Bioluminescence is a strange and beautiful phenomenon that provides us with some of the most ethereal, natural sights. In recent days, news channels have been abuzz with reports of the scintillating vision of colorful and glowing waves crashing on the shores of southern California.
The images are stunning and have enthralled beach-goers and the online world alike. It is another one of mother nature’s treats, which is magical and yet strongly rooted in science. But what causes this spectral occurrence?
How does bioluminescence occur?
In the purest sense, bioluminescence is light emitted by a living organism.
- When a chemical reaction occurs in the organism, light is emitted from it.
- An enzyme called luciferase is secreted by the bioluminescent organism and is primarily responsible for this phenomenon.
- Luciferase catalyzes the oxidation of luciferin, which is the molecule that emits the light as it oxidizes and decays.
- The nature of the chemical process is not exactly identical among all bioluminescent organisms. Other elements may be required.
- Depending on the organism, calcium, magnesium, or a different class of enzymes called photoproteins take part in the reaction.
- The only common factor, however, is that oxygen is ubiquitous in all bioluminescent reactions.
What causes bioluminescent waves in the ocean?
The stunning neon phosphorescence, which we witness as a largely marine phenomenon, is caused by algae.
- Marine bioluminescence is caused by dinoflagellates. They are unicellular organisms and are mostly plankton.
- Many dinoflagellates are photosynthetic. They use sunlight to manufacture their own food. Some feed on fish eggs or other organisms.
- Some are parasitic and live on fish and algae. While some other types are symbiotic and live on jellyfish and coral, sharing their photosynthesized energy with them.
- When a large concentration of these algae is brought to the surface of the ocean, it causes a “bloom” or a “red tide.”
- The exact ecological or meteorological factors that cause a red tide are subjects of ongoing research.
- The popular theory is that when sunshine warms the water surface, it invites the algae to the surface. They rapidly reproduce and multiply, causing the bloom.
- They sometimes turn bioluminescent to ward off predators. When this is witnessed after dark, it is a spectacular sight.
- Bioluminescence is a chemical reaction that occurs when there is a mechanical stimulus. When the algae are disturbed by a passing boat or the stirring of the water by the swell of a wave, they emit a brief bluish flash which lasts less than a second.
- This is why we see bioluminescence in moving water. Examples of this are the crest of a wave, the wake of a boat, oar, or surfboard.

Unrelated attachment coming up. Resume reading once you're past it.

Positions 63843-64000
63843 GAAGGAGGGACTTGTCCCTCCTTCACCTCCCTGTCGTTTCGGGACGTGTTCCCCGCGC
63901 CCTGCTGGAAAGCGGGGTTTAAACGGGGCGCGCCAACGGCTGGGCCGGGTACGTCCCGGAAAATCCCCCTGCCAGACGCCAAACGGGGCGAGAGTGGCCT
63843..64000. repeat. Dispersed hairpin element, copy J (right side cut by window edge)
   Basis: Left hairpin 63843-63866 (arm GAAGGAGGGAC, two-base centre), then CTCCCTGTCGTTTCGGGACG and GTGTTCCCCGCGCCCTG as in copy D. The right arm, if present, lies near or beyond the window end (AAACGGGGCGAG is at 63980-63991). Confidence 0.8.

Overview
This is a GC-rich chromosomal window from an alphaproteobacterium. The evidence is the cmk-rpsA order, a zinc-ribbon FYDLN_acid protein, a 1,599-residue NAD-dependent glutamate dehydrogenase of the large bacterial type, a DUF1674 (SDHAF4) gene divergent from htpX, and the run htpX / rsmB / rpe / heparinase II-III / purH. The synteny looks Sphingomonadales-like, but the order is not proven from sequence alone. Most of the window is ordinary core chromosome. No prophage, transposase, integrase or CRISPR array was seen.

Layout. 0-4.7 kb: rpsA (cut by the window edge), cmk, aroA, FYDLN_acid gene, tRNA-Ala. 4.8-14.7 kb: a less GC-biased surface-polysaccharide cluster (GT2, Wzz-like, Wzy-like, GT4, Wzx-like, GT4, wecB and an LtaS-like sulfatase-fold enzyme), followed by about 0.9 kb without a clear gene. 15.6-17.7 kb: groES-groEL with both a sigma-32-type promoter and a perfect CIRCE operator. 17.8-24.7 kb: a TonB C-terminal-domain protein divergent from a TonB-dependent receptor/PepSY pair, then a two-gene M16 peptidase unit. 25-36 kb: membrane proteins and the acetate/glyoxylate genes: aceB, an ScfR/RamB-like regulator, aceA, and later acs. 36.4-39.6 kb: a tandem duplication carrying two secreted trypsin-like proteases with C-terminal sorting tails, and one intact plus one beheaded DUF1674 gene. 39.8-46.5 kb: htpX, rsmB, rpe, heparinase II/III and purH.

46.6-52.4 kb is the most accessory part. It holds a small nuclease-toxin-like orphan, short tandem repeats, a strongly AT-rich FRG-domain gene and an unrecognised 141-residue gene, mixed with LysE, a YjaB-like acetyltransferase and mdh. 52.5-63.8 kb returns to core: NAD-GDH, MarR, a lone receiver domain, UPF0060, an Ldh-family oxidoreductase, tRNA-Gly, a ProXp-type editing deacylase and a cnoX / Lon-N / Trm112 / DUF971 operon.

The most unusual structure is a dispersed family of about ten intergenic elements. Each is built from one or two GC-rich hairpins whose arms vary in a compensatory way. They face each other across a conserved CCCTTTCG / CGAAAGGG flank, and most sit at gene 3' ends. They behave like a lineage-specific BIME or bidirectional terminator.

Is it harmful?
Red tides can cause harmful health effects.
- Lingulodinium polyhedra is the species of dinoflagellate. It causes the red tide on the coast of southern California. While they are not toxic in those Pacific waters, the same species inhabiting the Mediterranean Sea secrete yessotoxin, causing nerve damage like temporary paralysis.
- A red tide does contain other microbes, even if it is not toxic by itself. Swimming in water that is infested with this algal bloom could have adverse health effects.
- Secondary poisoning is possible from red tides. Saxitoxin, for example, infests and accumulates in shellfish. It can cause paralytic shellfish poisoning when the contaminated shellfish are eaten.
- Some other types of shellfish poisoning caused by red tides are respiratory failure, muscular problems, and digestive problems.
- Other types of toxins are released into the air and can cause respiratory difficulties on the coast.
Are marine bioluminescent occurrences being monitored and tracked?
Government and academic departments are involved in tracking red tides in the US.
- The US National Oceanic and Atmospheric Administration monitors red tides for toxicity, in conjunction with local partners like university research centers on the west, east and gulf coasts of the US.
- The Scripps Oceanography department at the University of California San Diego has more than one system that collects and analyzes water samples from the ocean to monitor it for harmful algal presence.
- Scripps has been performing extensive research in this field to determine the behavior and causes of red tides since the early twentieth century.
- Florida Fish and Wildlife, the University of Southern Florida and various government and academic partners are involved in the collaboration to track and monitor the algal blooms.
Where can we see bioluminescent tides around the world?
Red tides and bioluminescent waves are not restricted to any particular geographic region. They can occur in any marine environment around the world.
- Red tides have been witnessed in tropical beaches as well as frigid marine waters.
- Bioluminescent tides are found in saltwater but not in fresh water.
- In the US, they occur most often on the southern California coast and the gulf coast of Florida. They are also witnessed in Washington, Kentucky, New Jersey and Alaska.
- In tropical areas, popular marine hot spots in Vietnam, Thailand and Maldives enjoy frequent displays of bioluminescent tides.
- The coastal waters of Australia, New Zealand and Japan are also habitats for algal blooms.
Bioluminescence is undoubtedly one of nature’s most dazzling displays. By exercising caution and good judgment, we can safely enjoy this magical sight in all its mesmerizing glory.